Budget negotiations are ongoing with state lawmakers, who only have two days left of session.
The final budget is still a moving target, especially funding for state employees, education and Medicaid providers.
Lawmakers expect those three groups to see a slight increase in funding, but just how much remains is anyone’s guess.
Cover session and you’re bound to hear an anecdote about how lawmaking is like confecting a bratwurst. According to State Senator Deb Peters, the same can be said for drafting state budgets.
“It’s a lot like making sausage, it’s never pretty,” Peters says. “In the end, ultimately, by the end of the week it’s going to be something everyone can fully expect to be taken care of.”
The last week of legislative session is solely devoted to crafting the state budget. Lawmakers gavel in and tie up any loose ends. They can also go into conference committee over a bill that each respective chamber has amended. That’s when a delegation from the house and senate meet to hash out any differences over a bill--all while patiently waiting for a final budget draft. Peters says that’s getting debated by the legislative and executive branches.
“At this point now it’s between all the different levels of leadership and the governor. It’s negotiations, and that stuff doesn’t usually end up public,” Peters says. “Usually it’s, ‘My caucus will only do X, the other caucus is at Y, and governor you’re already at Z,’ and then how do you get those three to come together? And that’s where we’re at right now.”
Most of the negotiations taking place are about the big three--education, community-based providers and state employees.
Republican State Senator Larry Tidemann chairs the Senate Appropriations Committee. He says besides those three, most of the fiscal year 2019 budget is set.
“We will finish the rest of the budget setting for the agencies that we haven’t had before us, social services, the Department of Education, finish up the Board of Regents and some of the other ones that have impacts from either some bills that are out there or haven’t been decided yet,” Tidemann says.
Tidemann says leadership must decide what group of the big three will receive what funding before the appropriations committee can come together to craft the remainder of the budget.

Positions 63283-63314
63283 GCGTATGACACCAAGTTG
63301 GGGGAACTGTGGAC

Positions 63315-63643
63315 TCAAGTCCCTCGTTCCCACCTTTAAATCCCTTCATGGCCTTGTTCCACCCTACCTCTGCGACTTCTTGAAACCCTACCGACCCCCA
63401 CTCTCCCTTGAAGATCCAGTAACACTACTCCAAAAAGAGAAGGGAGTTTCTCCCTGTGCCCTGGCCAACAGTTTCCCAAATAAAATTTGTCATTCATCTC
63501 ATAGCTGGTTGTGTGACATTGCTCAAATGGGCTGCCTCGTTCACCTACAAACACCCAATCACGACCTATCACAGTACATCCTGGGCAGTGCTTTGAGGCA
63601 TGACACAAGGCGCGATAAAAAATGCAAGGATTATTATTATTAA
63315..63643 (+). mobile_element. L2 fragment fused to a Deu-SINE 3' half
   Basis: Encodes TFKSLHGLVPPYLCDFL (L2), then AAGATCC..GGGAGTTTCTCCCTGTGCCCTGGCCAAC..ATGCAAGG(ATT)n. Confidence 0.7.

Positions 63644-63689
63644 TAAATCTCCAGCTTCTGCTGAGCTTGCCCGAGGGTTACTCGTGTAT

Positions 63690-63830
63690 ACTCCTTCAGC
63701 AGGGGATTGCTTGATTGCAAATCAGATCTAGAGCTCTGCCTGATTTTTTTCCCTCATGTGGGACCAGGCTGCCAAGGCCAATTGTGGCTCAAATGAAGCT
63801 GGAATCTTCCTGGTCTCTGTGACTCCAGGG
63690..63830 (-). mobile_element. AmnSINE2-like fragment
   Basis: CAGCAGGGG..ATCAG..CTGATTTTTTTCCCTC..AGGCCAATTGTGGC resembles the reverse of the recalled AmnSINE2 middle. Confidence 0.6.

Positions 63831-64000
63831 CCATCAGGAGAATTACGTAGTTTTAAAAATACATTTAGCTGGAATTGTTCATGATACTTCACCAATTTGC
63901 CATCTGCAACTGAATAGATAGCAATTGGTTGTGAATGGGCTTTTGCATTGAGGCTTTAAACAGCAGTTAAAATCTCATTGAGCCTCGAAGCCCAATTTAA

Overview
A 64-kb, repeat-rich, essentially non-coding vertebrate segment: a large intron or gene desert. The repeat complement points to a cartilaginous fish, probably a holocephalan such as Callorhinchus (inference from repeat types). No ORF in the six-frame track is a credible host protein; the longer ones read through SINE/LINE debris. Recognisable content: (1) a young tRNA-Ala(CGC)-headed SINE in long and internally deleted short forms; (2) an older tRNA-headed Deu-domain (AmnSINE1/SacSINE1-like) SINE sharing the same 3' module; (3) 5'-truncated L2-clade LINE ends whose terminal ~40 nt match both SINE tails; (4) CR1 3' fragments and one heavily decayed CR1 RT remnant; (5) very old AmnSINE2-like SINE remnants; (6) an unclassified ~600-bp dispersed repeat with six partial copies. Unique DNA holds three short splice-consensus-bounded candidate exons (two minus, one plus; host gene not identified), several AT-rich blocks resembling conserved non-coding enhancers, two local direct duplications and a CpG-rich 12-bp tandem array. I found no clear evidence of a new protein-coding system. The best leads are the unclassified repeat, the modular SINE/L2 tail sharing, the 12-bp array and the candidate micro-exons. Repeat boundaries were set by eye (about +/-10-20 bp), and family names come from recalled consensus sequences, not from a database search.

Because of lower than expected revenues last year, lawmakers coalesced around giving education and community health providers each a .3 percent increase in funding.
Mary McCorkle is president of the South Dakota Education Association, an education faculty union in the state. She says in order for schools to remain competitive in attracting and keeping good teachers, the state needs to continue funding for education at least at the rate of inflation.
“If we are below the inflationary [rate] we will continue to move, but as other states around us move more, then we become somewhat stagnant,” McCorkle says. “ We don’t want to be back in the place where we were a number of years ago. So, it’s really important that we do the best job we can and continue to move forward.”
McCorkle says securing that increase could be challenging. She points to the governor’s budget address in December when he called for a tight budget going forward.
During similar negotiations last year, when lawmakers doled out a .3 percent increase to education and providers, state employees received money to help cover their health plan.
Eric Ollila is with the South Dakota State Employees Organization, which advocates on behalf of state workers. He says they didn't get a pay raise.
“The legislators seemed to believe they were giving state employees a .3 percent boost, but in actuality what they did is they only covered .3 percent of the state health plan shortfall,” Ollila says. “So, then it left state employees with a zero raise across the board and an extra $3.5 million in healthcare costs they had to cover.”
Ollila worked with lawmakers to pass Senate Bill 177, which ties state worker pay to the consumer price index. The bill failed.
He says state worker’s can’t go another year without a bump up in pay.
“Compensation increase, though, is necessary. Cost of living has gone up,” Ollila says. “State employees haven’t had a raise in over a year. So, we feel the time is--it’s needed. It’s a necessity at this point.”
The final budget negotiations this week have gone on without input from Democrats. State Senator Billie Sutton says that lack of input from a different party has pitted in-fighting between chambers. He says that’s not an efficient and functional process.
“You have one faction of folks making decisions without the input of a whole group of people. Let’s also not forget that the breakdown in South Dakota is around 46-47 percent Republican and the rest are Independents and Democrats,” Suttons says. “So, the majority of South Dakota is not the party that is reigning up here . So, to have no input from the minority party or independents, for that matter, also, is problematic, I think, to the process.”
In addition to negotiating funding levels for state workers, community based providers and education, lawmakers are also tying legislator pay to the median household income in South Dakota. That initial bump up in pay will cost the state roughly $655,000. They’re also working on funding for a precision Ag building project.
Several state lawmakers and officials say state employees, education and community based providers will likely receive an increase in funding.
Just how much is up to the state’s legislative salumists.